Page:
I have alway prefered a tennon to dowels and biscuits as joinery. So what i
would like to know is what is better a tennon or a dowel. Dowels can be
good in some situations ie, chair rails etc. Is one better than the other
Better for what? Speed and ease of construction? Shear strength?
Pull-out strength? Antique authenticity? Requiring fewest tools/jigs?
Answer: totally depends - both have their place, with lots of overlap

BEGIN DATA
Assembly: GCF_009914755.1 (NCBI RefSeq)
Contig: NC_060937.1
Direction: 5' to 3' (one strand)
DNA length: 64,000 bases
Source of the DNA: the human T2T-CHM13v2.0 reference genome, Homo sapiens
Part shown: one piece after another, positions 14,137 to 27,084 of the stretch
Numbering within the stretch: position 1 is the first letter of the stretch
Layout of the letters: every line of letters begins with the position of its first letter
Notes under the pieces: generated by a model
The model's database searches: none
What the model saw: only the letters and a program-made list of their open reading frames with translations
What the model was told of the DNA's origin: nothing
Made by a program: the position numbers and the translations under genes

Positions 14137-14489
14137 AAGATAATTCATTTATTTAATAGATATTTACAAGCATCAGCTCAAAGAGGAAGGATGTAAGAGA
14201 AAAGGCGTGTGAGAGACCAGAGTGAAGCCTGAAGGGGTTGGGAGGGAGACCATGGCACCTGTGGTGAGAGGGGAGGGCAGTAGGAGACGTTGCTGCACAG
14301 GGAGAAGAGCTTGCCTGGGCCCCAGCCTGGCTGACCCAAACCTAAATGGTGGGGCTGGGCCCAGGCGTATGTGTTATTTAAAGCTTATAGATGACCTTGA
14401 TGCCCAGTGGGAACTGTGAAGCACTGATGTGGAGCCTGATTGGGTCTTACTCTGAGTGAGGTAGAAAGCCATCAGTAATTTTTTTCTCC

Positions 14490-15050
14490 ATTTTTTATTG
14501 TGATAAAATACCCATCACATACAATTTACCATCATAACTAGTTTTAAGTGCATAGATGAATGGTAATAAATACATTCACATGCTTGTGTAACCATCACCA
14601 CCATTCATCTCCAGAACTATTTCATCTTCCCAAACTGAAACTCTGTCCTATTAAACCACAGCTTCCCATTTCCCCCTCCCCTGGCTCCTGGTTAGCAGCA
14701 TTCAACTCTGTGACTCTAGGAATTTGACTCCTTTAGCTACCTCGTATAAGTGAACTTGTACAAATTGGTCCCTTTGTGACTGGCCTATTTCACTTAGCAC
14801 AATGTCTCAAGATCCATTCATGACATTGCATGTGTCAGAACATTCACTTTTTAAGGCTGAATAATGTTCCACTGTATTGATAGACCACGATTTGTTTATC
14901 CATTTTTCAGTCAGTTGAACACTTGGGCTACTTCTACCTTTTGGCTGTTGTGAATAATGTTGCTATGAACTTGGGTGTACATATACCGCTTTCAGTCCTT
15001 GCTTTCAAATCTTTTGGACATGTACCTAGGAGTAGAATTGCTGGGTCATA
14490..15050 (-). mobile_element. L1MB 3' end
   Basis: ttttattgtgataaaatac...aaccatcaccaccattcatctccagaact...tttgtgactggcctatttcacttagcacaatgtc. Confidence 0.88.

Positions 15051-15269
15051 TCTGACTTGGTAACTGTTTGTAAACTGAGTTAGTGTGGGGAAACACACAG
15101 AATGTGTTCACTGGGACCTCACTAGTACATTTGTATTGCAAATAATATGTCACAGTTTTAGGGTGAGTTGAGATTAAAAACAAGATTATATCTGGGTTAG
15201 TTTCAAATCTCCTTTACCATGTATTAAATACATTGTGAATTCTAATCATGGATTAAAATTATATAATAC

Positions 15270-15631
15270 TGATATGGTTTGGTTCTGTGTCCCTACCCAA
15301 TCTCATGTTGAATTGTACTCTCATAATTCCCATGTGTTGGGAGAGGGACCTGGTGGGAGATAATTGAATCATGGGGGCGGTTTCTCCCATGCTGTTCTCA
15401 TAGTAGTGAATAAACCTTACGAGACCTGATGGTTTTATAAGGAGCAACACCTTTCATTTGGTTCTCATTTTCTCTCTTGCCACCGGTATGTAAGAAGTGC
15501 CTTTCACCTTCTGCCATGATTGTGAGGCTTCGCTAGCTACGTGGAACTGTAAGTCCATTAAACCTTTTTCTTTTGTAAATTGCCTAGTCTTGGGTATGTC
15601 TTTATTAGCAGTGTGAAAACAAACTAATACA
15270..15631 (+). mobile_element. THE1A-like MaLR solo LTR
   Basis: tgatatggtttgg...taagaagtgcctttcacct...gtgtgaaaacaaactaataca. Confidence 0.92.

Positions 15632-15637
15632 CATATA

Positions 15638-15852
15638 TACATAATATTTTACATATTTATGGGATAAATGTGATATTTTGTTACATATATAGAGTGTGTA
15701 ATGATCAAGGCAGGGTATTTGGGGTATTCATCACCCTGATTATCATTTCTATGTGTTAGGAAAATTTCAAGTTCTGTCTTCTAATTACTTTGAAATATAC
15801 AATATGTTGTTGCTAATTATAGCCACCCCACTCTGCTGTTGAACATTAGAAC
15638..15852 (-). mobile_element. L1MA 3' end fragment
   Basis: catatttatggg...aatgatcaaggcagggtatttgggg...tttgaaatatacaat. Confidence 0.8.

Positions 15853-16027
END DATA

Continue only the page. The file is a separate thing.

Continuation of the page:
for most applications.
A dowel is a loose round tenon. Unless it is pinned, it has poor resistance
to withdrawal, unless it is of sufficient cross-section, it has poor
resistance to shear.
Same depth criteria apply as in the "how deep" thread - don't bore all the
way through the other piece, or it's a bridle.
depends to some extent on the way the grain lies, but a tenon is
usually stronger than a dowel. endgrain doesn't glue well, and if your
dowel relies on a hole drilled perpenticular to grain, then there is a
lot of endgrain involved. a mortise would result in more joint
strenght because the sides of the mortise hold glue well.
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